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qNS: sunnyside community rallies against uptick of anti-asian hate crimes

Won said that she is concerned about her mother’s safety and calls her every morning to remind her to be careful when she takes the train or walks by herself at night.

“Why is it that in my very own city, I have to ask my mom if she is safe? And if she does not text me back in 15 minutes, I start to have anxiety worrying if my mom is safe,” she said.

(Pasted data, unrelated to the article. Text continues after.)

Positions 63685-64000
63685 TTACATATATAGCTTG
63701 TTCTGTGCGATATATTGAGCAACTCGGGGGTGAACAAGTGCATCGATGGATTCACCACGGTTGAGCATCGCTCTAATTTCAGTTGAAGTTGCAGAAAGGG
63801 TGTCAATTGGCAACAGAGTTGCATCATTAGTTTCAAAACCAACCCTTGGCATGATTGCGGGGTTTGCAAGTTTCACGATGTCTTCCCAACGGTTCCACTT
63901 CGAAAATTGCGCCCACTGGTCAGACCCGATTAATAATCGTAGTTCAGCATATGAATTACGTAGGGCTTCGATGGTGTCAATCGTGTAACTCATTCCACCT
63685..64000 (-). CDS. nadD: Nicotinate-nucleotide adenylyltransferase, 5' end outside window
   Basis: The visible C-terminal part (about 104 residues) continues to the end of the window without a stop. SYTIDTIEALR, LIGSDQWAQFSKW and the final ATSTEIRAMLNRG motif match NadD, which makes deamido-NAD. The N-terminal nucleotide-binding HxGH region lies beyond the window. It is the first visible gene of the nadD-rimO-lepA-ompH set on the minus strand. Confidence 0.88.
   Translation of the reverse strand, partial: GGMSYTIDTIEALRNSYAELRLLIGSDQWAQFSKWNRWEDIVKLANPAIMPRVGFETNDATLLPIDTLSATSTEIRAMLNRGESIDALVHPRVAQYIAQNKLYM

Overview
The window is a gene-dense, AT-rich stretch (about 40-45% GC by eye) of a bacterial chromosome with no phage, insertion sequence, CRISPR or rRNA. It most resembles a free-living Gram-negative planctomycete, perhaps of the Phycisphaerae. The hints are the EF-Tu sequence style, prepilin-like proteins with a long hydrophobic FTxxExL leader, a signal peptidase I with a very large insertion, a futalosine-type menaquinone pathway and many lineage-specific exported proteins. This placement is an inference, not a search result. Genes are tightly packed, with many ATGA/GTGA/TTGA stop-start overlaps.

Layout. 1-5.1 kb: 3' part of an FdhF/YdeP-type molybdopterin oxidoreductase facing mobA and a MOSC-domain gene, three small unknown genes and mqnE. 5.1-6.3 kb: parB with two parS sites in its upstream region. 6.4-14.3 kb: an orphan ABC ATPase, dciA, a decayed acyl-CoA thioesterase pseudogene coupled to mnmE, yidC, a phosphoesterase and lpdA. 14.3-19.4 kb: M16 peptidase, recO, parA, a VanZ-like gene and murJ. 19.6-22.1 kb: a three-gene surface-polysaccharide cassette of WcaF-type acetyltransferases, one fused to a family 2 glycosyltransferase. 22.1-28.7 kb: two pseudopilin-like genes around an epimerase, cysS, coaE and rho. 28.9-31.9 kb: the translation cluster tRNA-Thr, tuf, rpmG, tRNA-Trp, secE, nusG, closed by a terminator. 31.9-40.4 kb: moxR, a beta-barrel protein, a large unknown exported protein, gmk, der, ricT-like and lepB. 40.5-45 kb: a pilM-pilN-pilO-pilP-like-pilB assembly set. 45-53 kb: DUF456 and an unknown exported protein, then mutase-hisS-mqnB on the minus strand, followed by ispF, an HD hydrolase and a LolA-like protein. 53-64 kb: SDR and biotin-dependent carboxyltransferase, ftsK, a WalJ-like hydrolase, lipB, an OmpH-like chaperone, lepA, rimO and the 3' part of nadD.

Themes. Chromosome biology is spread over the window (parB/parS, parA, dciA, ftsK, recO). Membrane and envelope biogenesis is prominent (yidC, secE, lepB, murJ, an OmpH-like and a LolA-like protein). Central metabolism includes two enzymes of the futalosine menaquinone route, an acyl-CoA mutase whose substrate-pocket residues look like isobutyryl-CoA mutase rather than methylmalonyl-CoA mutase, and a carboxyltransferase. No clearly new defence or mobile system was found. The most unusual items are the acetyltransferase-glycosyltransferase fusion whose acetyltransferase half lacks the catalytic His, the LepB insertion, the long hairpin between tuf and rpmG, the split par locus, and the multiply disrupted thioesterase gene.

Won made it clear that she’s not calling for more policing, and she doesn’t want to be part of a conversation that could lead to more racial profiling and incarceration of people of color. She wants to get to the root of why hatred and bigotry exist and believes that compassion and understanding are more effective.

“That’s why we are calling the way that we did today, for more community building, for mutual trust, for us to really stand in solidarity because it is not about one race attacking the other — but recognizing as a society as a whole about anti-Asian sentiment and scape-goating,” Won said.

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